And this brings us to one of the most difficult aspects of Joyce’s story to analyse and pin down. Is it this nostalgia for old Ireland – embodied by her childhood memories – that prevents her from emigrating with Frank? Perhaps. The masterstroke on Joyce’s part is refraining from telling us precisely what makes Eveline stay in Dublin at the end of the story. Is it filial duty to her father and brother that makes her turn back? Or is it a nostalgic attachment to Ireland, and the happy memories that it carries for her, even though most of the people who shared those memories with her have either emigrated (back to England, revealingly) or have died?

This is in keeping with much modernist fiction, which avoids giving us clear direction as to how we should respond to the events described in the story. Life is often full of half-grasped truths and hidden motivations, and sometimes our motivations are even partially concealed from ourselves, as we exist in a state of ambivalence and uncertainty.

One of the key words in Joyce’s Dubliners is ‘paralysis’: people feel immobilised, unable to move or progress, trapped in their own lives. This, Joyce believed, is what Dublin – and, indeed, much of Ireland – was like as a whole: paralysed. ‘Eveline’ offers in a little snapshot an example of how deeply such paralysis could run, even leading a young woman to forgo the chance of a new start in favour of remaining in an abusive, dead-end life.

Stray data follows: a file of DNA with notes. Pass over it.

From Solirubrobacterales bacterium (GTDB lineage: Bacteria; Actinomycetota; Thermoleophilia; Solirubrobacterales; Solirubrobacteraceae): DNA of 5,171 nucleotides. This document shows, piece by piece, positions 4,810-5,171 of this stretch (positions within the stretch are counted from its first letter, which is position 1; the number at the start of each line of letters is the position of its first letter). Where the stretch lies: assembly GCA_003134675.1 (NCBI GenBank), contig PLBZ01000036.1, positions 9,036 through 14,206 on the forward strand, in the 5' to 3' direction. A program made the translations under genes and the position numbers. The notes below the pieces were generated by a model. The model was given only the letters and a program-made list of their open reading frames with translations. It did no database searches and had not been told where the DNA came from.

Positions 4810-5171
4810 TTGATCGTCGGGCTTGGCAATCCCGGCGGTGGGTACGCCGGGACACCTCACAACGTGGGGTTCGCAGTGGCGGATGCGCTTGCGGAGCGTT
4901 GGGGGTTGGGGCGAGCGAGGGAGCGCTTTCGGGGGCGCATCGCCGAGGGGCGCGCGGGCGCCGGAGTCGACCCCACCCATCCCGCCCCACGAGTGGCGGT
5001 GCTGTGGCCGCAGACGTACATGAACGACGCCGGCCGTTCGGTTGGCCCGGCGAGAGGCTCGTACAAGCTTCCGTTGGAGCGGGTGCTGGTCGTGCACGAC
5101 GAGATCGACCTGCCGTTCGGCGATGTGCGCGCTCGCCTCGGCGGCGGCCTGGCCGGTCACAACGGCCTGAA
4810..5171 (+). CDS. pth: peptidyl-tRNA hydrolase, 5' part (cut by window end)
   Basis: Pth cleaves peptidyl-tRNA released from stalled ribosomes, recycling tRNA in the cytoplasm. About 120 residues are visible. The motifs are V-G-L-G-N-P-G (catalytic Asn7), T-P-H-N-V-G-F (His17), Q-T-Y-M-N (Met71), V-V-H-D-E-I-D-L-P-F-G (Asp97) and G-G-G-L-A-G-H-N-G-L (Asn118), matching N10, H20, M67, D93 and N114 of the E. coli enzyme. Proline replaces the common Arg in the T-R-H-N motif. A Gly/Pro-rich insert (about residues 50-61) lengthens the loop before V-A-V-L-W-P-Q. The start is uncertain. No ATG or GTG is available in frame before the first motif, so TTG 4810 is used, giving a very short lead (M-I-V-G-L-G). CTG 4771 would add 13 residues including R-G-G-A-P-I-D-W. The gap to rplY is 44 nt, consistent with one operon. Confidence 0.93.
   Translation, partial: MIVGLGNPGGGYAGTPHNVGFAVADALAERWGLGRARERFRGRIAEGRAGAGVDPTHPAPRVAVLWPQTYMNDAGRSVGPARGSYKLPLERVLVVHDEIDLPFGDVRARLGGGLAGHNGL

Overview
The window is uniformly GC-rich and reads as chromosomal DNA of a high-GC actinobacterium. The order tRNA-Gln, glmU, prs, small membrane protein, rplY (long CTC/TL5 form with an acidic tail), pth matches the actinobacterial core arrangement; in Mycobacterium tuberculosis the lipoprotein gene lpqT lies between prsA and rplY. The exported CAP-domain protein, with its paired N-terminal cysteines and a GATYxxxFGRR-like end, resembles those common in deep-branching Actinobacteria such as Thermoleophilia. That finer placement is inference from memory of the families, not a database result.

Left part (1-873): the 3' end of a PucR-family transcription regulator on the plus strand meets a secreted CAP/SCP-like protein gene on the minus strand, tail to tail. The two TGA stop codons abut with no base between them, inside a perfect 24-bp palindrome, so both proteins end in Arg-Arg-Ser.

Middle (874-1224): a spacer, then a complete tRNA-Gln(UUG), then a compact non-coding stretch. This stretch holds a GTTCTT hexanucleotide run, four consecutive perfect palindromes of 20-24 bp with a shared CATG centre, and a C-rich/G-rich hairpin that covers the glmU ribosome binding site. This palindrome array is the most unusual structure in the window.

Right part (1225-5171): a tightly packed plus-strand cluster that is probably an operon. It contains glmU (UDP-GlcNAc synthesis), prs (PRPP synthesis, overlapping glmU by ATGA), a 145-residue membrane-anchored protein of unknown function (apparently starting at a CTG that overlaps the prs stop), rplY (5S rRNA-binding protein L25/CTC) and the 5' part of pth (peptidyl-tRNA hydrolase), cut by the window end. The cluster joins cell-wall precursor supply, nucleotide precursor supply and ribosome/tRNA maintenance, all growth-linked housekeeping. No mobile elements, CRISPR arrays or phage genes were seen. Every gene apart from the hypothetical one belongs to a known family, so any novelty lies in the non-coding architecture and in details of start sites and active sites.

The irony of Eveline, though, is that the very paralysis she fears succumbing to – that life of commonplace sacrifice that typifies her mother – also prevents her from escaping that world through fear or lack of certainty that to abandon the old world would be the right thing to do. Her paralysing world even paralyses her as she attempts to escape it, dooming her to remain in Dublin and, quite probably, repeat the same mistakes her mother made.

About The Writer of Eveline - James Joyce

James Joyce (1882-1941) is one of the most important modernist writers of the early twentieth century. His reputation largely rests on just four works: a short story collection Dubliners (1914), and three novels: A Portrait of the Artist as a Young Man (1916), Ulysses (1922), and Finnegans Wake (1939). Each of these works represents a development from the last, with Joyce’s writing becoming increasingly experimental, obscure, and challenging.

Like his fellow countryman, the Irish poet W. B. Yeats, Joyce writes about the country he knew so well: Ireland, the country of his birth. But unlike Yeats, Joyce had no time for the romantic vision of Ireland encapsulated by the Celtic Twilight. Joyce said that he wrote the short stories that make up Dubliners in order to give Ireland one good look at itself in the mirror: his vision of Ireland is an unflinching realist ‘warts and all’ depiction of a country which, especially in those early works, seems gripped by a paralysis (a keyword for Dubliners) that is partly a result of the country’s obsession with its own past and with Catholicism.

It’s telling that Joyce spent much of his adult life living outside of his native Ireland, on the Continent, where he could absorb French literary influences which would be so important for his development as a novelist.